You mentioned that 5 drugs with a paediatric indication have been approved for children since the PMR was implemented, drawing the conclusion that it is very likely that these programmes would not have been conducted without the PMR. It is not clear which drugs you are referring to but, in any case, we would argue that the data does not support your conclusion.

As far as we know, 9 anti-cancer drugs have been approved for paediatric use since 2007[6]. These are the following (target disease and date of EMA approval in brackets):

nelarabine (2007) *

imatinib (CML, 2009) * A

mifamurtide (OS, 2009) *

mercaptopurine (ALL, 2009) *

everolimus (SEGA, 2011) PIP # A

mercaptopurine (ALL, 2012) * F

imatinib (ALL, 2013) PIP A

dinutuximab (NBL, 2015) PIP

asparaginase (ALL, 2015) PIP

* = did not fall under paediatric regulation (e.g. before regulation came into force or well-established use)

# = anti-neoplastic medicine (concerned neoplasm is not a cancer)

+ = nationally authorised in certain Member States

F = new paediatric pharmaceutical form

PIP = based on studies in an agreed PIP

A = paediatric use was granted only after authorisation was granted for adult use

 

As shown by the above, only a few of these drugs can claim to be the direct result of the PMR. With the exception of Dinutuximab, none of the drugs above have been specifically developed to treat a form of childhood cancer.

We do not see how the data above can support the conclusion that the PMR has had any significant impact on childhood cancer drug development. The figures become also less impressive when taken in the context of global oncology drug development in general. It is estimated that every year approximately 100 to 150 new investigational drugs begin clinical testing and that any point in time there are up to 800-900 anti-cancer compounds in clinical evaluation[7].  It is clear that not enough drugs are developed for children and adolescents. In our view, the approval record of paediatric cancer drugs suggests that this is just “baseline” activity of industry completely unaffected by the current legislation.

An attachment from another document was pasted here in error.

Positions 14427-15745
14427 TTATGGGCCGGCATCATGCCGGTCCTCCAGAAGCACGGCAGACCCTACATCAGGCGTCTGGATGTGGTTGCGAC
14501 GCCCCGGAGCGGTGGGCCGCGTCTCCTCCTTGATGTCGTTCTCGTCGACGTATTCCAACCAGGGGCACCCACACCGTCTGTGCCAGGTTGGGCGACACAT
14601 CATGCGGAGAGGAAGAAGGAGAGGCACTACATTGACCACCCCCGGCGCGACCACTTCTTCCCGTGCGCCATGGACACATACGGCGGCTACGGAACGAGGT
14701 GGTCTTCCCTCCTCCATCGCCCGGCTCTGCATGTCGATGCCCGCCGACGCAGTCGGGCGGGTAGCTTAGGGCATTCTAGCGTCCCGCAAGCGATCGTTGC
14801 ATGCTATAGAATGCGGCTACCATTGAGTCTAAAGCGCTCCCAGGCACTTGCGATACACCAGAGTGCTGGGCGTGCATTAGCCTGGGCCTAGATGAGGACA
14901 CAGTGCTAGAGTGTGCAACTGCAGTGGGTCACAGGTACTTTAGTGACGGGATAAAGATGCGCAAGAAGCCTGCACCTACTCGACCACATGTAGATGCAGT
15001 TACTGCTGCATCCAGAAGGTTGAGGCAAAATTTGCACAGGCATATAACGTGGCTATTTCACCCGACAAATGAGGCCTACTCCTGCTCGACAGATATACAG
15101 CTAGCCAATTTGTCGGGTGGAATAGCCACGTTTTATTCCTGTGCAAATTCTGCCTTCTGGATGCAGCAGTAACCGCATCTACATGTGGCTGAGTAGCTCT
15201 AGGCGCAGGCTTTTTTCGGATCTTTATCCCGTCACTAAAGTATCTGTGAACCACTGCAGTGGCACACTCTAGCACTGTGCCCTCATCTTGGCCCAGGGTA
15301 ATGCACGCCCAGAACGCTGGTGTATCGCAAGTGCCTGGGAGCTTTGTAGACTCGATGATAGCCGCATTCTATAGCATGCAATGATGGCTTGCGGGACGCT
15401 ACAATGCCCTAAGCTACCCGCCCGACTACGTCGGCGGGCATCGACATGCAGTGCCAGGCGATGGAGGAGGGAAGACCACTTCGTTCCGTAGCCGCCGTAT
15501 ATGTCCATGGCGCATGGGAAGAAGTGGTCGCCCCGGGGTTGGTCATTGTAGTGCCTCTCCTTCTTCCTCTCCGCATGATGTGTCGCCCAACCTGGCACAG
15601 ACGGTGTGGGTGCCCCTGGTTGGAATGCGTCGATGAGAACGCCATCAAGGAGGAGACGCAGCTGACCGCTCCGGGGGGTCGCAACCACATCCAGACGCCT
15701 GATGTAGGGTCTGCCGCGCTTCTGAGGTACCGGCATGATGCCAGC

The EMA figures clearly show that, basically, no drugs are being developed for the high risk childhood cancers and that companies tend to delay paediatric development as much as possible, as it is regarded as a hurdle on the path of adult development. As you rightly note, the legislation is intended to encourage the development of drugs for children without delaying adult development.  However, it was concluded in the 5 year –review published in 2013 that there is no evidence of a slowdown in adult drug development. On the other hand, the negative impact of waivers and deferrals on patients’ lives should not be underestimated.

While it is important to recognize that sometime a delay is indeed recommended in order to evaluate product safety in adults, we must also understand that whenever the paediatric development of a drug is waived or deferred for whatever reasons, there might be a heavy price to pay in terms of missed opportunities for patients. There have been examples of drugs that have been initially granted waivers or had paediatric development delayed only to recognize a few years down the line that the compound is highly beneficial to children.  The targeted drug Imatinib was first approved for adults in 2001 for the treatment of a specific genetic subtype of chronic myeloid leukaemia (CML) and later for acute lymphoblastic leukaemia (ALL). The same drug was not approved for the treatment of ALL in children before 2013.  Meanwhile, academic sponsored-trials in the US demonstrated a dramatic effect resulting in greatly enhanced survival rates, from 35% up to approximately 80%l[8]. Surely we don’t need to explain that many more children could have been cured had the drug been made available earlier.